search.noResults

search.searching

saml.title
dataCollection.invalidEmail
note.createNoteMessage

search.noResults

search.searching

orderForm.title

orderForm.productCode
orderForm.description
orderForm.quantity
orderForm.itemPrice
orderForm.price
orderForm.totalPrice
orderForm.deliveryDetails.billingAddress
orderForm.deliveryDetails.deliveryAddress
orderForm.noItems
Insights > Construction Gatehouse Road, Aylesbury.


“IT WAS CENTRAL TO OUR VISION TO MAKE THIS A GREAT PLACE TO LIVE THAT INCLUDED PRIVATE GARDENS AND COMMUNAL SPACES.” Mark Lowe


is vital, and most effective, in getting the community on board. As this last comment implies, getting local people behind new council housing projects is vital to their success – especially in a country with such strict planning laws. Support from the powers-that-be is crucial too. Yet it’s clear that even beyond Camden and Aylesbury, councils are again willing to back ambitious new social housing projects. A good example comes from Nottingham, where Mark Lowe, together with the council’s arms-length management organisation, have helped redevelop the site of Lenton’s benighted towers into something far more appealing. As Lowe puts it: “It was central to our vision to make this a great place to


LEAF REVIEW / www.leading-architects.com


live that included private gardens and communal spaces.”


The similarities with Camden


and Aylesbury don’t end there. Like Gatehouse Road, Lenton Gardens, as it’s known, refuses to be ghettoised, and is arranged to encourage pedestrians and cyclists. Like Holmes Road, it’s designed with a deep sense of history, the blue brick patterns adorning its family homes a twenty- first century nod to the terracotta detailing of nearby Edwardian homes. Legoland, or anything like it, is nowhere to be found.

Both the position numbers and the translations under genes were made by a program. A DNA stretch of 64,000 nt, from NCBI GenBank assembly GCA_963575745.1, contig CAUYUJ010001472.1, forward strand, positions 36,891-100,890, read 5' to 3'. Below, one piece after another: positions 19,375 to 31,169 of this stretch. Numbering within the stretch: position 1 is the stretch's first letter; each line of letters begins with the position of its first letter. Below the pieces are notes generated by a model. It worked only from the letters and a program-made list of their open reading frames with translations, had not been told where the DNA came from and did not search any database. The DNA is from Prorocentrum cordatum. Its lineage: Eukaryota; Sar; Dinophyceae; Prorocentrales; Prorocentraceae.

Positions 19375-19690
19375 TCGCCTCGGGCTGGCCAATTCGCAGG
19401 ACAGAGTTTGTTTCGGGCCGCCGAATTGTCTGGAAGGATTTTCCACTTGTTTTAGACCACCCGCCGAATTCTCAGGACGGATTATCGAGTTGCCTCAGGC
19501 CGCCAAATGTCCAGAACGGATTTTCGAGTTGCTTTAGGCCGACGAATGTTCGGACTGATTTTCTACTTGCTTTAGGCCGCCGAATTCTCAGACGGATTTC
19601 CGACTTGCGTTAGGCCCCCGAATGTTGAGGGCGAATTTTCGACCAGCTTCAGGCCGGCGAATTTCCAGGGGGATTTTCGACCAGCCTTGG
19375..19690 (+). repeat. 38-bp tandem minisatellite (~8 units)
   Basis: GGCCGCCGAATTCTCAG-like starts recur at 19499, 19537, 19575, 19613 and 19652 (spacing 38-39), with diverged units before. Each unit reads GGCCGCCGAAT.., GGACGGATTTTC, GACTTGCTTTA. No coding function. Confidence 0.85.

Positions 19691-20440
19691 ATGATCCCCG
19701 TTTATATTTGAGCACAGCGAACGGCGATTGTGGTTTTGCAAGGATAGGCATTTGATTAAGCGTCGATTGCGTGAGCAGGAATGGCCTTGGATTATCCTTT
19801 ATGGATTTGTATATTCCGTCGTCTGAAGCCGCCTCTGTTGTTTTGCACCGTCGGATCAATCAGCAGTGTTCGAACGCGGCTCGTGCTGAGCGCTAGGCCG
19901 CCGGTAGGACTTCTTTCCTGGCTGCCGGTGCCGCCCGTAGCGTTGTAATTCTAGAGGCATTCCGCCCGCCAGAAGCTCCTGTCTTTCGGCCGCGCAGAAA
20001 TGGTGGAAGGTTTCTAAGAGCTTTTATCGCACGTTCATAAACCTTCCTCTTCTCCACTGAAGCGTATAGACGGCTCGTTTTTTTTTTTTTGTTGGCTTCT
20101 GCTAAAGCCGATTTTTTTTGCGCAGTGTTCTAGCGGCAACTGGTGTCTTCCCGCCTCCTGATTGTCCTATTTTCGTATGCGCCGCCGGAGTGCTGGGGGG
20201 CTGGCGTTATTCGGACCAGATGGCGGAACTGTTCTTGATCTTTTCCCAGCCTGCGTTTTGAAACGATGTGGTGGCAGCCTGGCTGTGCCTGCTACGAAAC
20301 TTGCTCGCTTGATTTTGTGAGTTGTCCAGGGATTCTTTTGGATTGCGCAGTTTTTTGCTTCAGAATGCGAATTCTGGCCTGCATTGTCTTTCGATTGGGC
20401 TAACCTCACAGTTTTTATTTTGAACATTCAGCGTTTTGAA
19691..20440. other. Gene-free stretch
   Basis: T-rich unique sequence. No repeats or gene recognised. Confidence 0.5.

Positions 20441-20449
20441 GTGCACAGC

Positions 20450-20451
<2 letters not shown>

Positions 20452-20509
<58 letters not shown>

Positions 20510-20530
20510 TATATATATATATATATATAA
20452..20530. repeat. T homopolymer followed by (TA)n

An Englishman’s home is his playground


Lenton Gardens has already secured 145 new council-owned homes for the


people of Nottingham, while a nearby apartment block offers 57 more flats for older residents. Nor is the Midlands city alone. In the seven years since 2012, London councils have built over 2,000 social houses. In the seven years before 2012, they managed a mere 70. Camden Council, the erstwhile employer of Sydney Cook, has 3,000 new properties planned over the next 15 years.


More broadly, Fraser wonders whether this move to softer, more humane forms of domestic architecture could herald a broader shift in how the British think about their towns and cities. He describes his experiences of the Netherlands, where more relaxed attitudes towards privacy and personal space mean


that streets are often scattered with people chatting and dining out. It goes without saying that creating a similar atmosphere in Birmingham or Bristol is far easier when the places people live are right on the street, forcing interaction whether their isolationist sensibilities want it or not. “It's more dynamic and lively,” Fraser summarises. All good news – yet the battle to build a new generation of council accommodation is far from over. As Barber points out, a city like London is one of the richest the world has ever seen, yet hosts 7,000 street dwellers and 150,000 more in insecure accommodation. Much progress has been made, in other words, but Lloyd George’s pledge in that extinguished, sepia-toned world remains just that.


21


Page 1  |  Page 2  |  Page 3  |  Page 4  |  Page 5  |  Page 6  |  Page 7  |  Page 8  |  Page 9  |  Page 10  |  Page 11  |  Page 12  |  Page 13  |  Page 14  |  Page 15  |  Page 16  |  Page 17  |  Page 18  |  Page 19  |  Page 20  |  Page 21  |  Page 22  |  Page 23  |  Page 24  |  Page 25  |  Page 26  |  Page 27  |  Page 28  |  Page 29  |  Page 30  |  Page 31  |  Page 32  |  Page 33  |  Page 34  |  Page 35  |  Page 36  |  Page 37  |  Page 38  |  Page 39  |  Page 40  |  Page 41